US Marine Corps and police veteran Scott Medlin, also a speaker and trainer now, left the job before retirement when his wife Rachel, tired of feeling like a single parent even when he was present, bluntly told him to choose between his family and career. She tells her story with passion but without drama: that she felt silenced, shut out, and their family forever in second place to the “calling” of police work.

Unusual for police-centered films, Harney devotes significant time on-camera to Rachel’s point of view, as he also does for Deborah Ortiz and her daughter Angela. Harney is careful to balance the narratives of officers and family members, demonstrating the cause and effect of a fraught and difficult career field, and the ways each officer developed speech, thought patterns and work habits that affected their homes and relationships. Time is spent confronting the narrative common to first responder families, that the families and the officer “knew what they were getting into.”

The path to recognition and resolution

Dr. Johnson’s voice injects calm observation into chaos, between interviews. She is a military and police veteran and the founder of The Blue Wall Institute, whose mission statement is, “We improve quality of life for those we serve, by reducing injury and death on and off-duty.” She advocates for closer oversight of working officers as common policy because “they are humans before cops, humans have baggage, and something will trigger that.” And that is the missing piece in the puzzle — Harney addresses seeing cops first as people.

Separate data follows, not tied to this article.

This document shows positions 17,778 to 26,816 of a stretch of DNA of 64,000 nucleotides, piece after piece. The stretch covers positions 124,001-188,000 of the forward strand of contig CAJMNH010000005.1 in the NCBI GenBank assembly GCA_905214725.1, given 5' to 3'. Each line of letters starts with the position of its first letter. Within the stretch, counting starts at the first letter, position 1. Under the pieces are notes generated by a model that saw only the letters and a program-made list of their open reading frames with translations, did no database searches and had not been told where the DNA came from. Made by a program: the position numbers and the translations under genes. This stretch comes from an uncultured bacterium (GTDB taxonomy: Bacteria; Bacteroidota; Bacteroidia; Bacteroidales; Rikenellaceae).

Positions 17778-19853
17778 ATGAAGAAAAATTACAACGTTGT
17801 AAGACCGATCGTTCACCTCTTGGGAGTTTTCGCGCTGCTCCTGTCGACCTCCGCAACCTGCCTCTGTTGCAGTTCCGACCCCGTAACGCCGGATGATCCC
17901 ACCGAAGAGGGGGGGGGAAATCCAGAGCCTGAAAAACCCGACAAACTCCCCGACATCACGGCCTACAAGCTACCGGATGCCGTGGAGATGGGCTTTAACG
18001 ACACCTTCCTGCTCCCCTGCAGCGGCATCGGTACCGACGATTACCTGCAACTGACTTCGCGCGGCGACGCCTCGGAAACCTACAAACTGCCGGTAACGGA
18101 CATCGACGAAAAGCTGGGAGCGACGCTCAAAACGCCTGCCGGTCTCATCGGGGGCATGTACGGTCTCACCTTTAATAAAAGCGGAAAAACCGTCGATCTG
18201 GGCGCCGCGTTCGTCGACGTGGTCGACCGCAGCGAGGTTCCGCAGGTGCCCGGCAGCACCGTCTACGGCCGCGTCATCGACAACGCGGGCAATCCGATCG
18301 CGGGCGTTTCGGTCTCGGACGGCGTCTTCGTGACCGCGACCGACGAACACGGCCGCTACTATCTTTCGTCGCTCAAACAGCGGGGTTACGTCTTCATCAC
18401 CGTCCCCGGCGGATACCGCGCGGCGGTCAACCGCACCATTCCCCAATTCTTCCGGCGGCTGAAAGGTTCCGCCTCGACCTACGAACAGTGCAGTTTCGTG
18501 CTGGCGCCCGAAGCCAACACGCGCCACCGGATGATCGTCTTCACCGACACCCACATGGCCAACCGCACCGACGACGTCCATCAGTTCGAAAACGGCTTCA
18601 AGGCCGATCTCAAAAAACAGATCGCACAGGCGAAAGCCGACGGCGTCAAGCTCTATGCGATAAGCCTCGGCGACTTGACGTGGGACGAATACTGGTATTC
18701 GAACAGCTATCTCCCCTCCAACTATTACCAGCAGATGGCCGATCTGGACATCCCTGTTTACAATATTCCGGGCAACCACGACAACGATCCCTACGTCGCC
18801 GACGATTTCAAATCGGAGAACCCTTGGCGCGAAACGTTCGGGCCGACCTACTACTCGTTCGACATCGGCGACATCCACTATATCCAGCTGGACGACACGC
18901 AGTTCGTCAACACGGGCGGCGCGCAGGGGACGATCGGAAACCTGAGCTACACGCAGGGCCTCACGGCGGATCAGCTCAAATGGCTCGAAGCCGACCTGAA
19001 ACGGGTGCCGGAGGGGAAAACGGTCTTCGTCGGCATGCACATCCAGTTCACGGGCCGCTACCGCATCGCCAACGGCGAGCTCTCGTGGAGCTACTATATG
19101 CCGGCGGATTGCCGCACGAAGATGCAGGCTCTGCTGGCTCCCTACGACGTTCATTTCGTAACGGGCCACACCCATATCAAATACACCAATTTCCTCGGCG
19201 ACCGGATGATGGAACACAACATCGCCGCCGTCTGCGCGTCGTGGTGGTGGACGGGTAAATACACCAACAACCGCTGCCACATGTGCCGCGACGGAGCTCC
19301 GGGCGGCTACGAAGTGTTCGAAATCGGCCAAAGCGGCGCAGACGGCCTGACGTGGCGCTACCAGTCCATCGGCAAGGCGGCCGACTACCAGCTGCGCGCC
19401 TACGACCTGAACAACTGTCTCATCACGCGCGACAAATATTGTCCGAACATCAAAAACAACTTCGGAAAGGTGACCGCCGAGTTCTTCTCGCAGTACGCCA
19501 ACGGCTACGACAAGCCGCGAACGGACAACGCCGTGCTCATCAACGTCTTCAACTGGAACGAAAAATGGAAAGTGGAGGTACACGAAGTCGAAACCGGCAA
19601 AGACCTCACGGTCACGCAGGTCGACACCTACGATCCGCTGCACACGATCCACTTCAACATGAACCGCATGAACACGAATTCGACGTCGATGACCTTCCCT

Johnson said, “When you hire people, you think you’re getting the best of the best … (but) you also have to take responsibility for the people who are being created now because of the environments they’re working in, and making sure that we’re checking on them periodically so that, if they’re not well, what do we need to do to get them back on track?”

And that circles back to the original question asked of Deborah Ortiz in chambers by a compassionate judge, “Honey, what’s going on at home?”

As the wife of a now-retired LEO, I admit I watched a good deal of this new film with gritted teeth and tears on edge. I sympathized with the officers and their families, and sincerely wished that the resources available now — the Blue Wall Institute, the West Coast Post-Trauma Retreat — had been available to my family back when. I’m relieved and glad they are available to blue families now, and that Jason Harney is telling the story of these families, with compassion but without excuses.

You can find “Is There Something Going on at Home?” and Harney’s other award-winning films streaming on Amazon Prime.

Kathleen Dias writes features and news analysis on topics of concern to law enforcement professionals serving in rural and remote locations. She uses her background in writing, teaching and marketing to advocate for professional levels of training and equipment for rural officers, open channels of communication for isolated departments, and dispel myths about rural policing. She’s had a front-row seat observing rural agencies – local, state and federal – from the Sierra foothills to California’s notorious Emerald Triangle, for more than 30 years.